Bernadette Saquibal – S.A.C. Challenge #3: CLARITY, COMMUNICATION, COLLABORATION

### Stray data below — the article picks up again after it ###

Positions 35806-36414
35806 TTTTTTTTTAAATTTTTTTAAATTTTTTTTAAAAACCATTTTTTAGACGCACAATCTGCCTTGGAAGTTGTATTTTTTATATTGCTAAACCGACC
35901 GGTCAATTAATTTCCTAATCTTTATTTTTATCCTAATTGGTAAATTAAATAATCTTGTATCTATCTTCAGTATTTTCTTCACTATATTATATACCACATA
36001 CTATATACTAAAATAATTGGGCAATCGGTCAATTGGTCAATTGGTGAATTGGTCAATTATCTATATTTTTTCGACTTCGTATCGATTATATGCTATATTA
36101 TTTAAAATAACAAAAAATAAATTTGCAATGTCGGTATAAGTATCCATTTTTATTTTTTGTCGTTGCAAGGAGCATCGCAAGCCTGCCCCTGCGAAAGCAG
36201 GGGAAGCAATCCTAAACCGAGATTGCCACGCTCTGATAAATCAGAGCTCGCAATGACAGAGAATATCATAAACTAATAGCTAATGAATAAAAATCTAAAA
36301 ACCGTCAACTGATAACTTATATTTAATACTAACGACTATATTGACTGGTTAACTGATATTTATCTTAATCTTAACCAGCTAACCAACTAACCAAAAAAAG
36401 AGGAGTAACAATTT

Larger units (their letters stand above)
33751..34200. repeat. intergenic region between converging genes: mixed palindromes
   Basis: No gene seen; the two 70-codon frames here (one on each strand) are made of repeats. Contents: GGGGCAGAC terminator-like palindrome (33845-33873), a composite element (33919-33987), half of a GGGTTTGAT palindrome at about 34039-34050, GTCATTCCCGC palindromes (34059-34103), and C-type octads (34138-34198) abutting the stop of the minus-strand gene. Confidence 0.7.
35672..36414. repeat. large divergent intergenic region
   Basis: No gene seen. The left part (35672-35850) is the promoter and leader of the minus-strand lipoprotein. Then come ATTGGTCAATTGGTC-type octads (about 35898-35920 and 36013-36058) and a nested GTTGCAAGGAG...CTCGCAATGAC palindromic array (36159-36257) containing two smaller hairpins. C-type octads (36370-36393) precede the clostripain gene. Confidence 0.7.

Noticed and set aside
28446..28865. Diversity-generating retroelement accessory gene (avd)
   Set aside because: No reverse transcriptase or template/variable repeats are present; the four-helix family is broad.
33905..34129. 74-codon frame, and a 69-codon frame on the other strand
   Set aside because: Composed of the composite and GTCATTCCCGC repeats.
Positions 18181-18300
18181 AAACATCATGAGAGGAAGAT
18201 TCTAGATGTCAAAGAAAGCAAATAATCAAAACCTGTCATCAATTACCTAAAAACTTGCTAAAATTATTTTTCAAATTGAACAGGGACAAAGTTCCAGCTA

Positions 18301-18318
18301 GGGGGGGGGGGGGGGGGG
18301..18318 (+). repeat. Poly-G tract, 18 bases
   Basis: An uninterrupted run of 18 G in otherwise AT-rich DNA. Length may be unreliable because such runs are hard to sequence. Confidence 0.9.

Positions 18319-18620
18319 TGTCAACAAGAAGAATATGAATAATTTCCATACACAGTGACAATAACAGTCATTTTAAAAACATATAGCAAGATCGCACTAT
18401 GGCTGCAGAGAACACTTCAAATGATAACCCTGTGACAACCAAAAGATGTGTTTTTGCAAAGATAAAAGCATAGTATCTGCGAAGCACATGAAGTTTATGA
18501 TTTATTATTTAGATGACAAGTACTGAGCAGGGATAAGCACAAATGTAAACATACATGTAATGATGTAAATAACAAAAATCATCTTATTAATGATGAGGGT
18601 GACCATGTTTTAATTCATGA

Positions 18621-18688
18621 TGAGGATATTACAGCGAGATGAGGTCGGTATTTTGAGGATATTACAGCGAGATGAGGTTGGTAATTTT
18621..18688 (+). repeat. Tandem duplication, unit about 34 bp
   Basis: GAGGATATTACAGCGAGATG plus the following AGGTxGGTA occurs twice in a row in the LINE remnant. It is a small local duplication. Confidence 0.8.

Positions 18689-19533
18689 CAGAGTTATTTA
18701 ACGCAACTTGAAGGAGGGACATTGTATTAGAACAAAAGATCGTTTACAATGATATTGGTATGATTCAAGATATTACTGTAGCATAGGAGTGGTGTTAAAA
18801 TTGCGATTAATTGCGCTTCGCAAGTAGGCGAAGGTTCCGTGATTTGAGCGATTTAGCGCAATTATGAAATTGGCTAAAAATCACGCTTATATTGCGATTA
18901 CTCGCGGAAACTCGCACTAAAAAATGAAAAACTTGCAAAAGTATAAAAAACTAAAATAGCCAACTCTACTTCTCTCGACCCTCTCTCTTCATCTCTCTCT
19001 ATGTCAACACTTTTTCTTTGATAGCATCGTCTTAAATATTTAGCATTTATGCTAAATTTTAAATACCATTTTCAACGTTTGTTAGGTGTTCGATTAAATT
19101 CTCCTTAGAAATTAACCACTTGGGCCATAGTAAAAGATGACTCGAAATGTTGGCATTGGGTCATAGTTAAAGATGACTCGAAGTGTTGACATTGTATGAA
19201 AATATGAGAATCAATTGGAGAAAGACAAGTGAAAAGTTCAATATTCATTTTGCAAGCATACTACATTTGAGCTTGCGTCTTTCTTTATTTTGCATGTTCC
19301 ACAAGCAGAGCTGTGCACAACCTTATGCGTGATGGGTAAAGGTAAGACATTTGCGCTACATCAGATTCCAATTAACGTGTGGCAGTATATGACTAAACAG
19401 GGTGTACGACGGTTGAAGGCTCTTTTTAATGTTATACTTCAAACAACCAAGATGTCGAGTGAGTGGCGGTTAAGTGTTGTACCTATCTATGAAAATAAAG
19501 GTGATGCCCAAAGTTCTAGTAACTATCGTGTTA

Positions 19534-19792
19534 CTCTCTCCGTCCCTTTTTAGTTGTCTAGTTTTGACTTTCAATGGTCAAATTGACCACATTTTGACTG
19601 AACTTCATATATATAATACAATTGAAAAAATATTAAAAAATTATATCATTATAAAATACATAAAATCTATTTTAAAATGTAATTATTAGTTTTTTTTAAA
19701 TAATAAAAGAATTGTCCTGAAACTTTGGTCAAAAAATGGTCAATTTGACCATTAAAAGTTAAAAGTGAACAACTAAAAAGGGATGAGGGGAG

COMMUNICATION One main aspect of songwriting that has changed is my ability to have the courage to communicate my ideas to other musicians, producers, co-witers.  I was always afraid to voice my opinion in the past about what thoughts and feelings I had about a certain song or idea.  I have not been musically trained professionally.  I do not know anything other than extremely basic theory.  I do not play an instrument well, but I can play rhythm.  I am visceral when it comes to songs rather than technical, and although I do not necessarily know the true genre breakdowns, I have the ability to build structure, melody and write lyrics.  Knowing my weakness and strengths with writing and embracing it all was the only time I was able to begin effectively communicating. I was able to find the resources that fit what I needed for my style and capabilities as an artist.  In saying this, I reached out to my friend who specializes in Hip-Hop and R&B production to help me gain a vibe for this challenge.  It is a great feeling when two people come together and work on a piece that is within neither of our comfort zones.  Watching each other push and grow, build, learn and create is amazing!  You could imagine how much communication would be needed in order for two people to share their ideas in a realm neither has delved into before.  Haha. Trust played a large part of the great communication this week.  I usually express what sound or feel I am going for in a song with analogies, metaphors, visions, or random sounds I’ve put together.  Not everyone would be receptive nor understand this.  I imagine some other musicians would need technical lingo, theoretical explanations, or perhaps have me to play out the song I created on a piano, etc?  This would have been near impossible for me to do quickly if at all this week.  Fortunately, I was able to feel comfortable with the producer and therefore, had the courage to let him know exactly what my ideas were.  I used visions of a boy building a cardboard ship to entice a playmate to join his playtime.  Otherwise, I used to be afraid or too weak of in fear of being judged or criticized for not knowing my music theory.  I’ve come to realize that this is now so.  The communication could not have been better received, understood and relayed back in the final sounds of the product.